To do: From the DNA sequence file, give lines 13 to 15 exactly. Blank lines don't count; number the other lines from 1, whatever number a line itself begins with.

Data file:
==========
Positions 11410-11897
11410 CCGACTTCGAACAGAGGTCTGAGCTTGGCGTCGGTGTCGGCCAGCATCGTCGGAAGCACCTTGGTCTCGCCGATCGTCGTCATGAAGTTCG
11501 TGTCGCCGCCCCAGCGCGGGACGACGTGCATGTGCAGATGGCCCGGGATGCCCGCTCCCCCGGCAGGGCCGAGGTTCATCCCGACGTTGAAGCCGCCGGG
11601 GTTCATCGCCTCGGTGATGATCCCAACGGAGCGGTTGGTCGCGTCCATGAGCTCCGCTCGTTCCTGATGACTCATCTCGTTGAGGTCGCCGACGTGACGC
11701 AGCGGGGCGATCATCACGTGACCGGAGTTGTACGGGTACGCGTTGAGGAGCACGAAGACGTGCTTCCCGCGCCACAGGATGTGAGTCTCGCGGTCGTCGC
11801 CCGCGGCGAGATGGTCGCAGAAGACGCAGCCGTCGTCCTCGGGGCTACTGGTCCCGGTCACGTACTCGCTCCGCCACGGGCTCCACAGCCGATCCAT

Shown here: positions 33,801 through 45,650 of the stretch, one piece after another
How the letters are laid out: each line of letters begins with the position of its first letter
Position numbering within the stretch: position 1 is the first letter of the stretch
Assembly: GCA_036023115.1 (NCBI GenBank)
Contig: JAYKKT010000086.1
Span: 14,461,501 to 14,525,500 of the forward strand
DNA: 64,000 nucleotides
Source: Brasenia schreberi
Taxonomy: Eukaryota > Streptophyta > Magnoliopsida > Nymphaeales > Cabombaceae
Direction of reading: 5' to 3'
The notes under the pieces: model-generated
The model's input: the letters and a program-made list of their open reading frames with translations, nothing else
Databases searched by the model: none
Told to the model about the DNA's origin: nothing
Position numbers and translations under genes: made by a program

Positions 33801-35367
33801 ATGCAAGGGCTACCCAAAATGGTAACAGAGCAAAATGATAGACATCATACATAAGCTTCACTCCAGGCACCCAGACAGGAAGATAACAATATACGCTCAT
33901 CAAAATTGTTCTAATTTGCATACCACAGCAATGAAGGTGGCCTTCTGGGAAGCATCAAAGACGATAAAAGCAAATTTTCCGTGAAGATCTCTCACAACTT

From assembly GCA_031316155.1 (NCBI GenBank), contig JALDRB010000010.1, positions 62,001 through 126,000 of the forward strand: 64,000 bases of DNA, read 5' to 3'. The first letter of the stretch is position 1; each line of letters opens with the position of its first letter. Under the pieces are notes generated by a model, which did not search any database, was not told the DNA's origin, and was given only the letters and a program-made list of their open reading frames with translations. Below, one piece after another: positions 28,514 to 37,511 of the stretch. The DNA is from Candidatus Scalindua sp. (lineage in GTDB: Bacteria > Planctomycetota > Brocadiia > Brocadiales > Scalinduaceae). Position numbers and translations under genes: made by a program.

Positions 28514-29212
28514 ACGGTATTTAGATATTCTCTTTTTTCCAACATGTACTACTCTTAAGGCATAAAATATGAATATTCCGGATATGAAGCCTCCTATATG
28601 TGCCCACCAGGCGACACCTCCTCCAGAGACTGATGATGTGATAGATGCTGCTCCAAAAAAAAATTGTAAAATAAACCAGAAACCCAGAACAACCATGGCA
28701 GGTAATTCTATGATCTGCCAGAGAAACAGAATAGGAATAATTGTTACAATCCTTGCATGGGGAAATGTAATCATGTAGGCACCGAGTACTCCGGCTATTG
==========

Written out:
DNA: 64,000 nucleotides
Source: Brasenia schreberi
Taxonomy: Eukaryota > Streptophyta > Magnoliopsida > Nymphaeales > Cabombaceae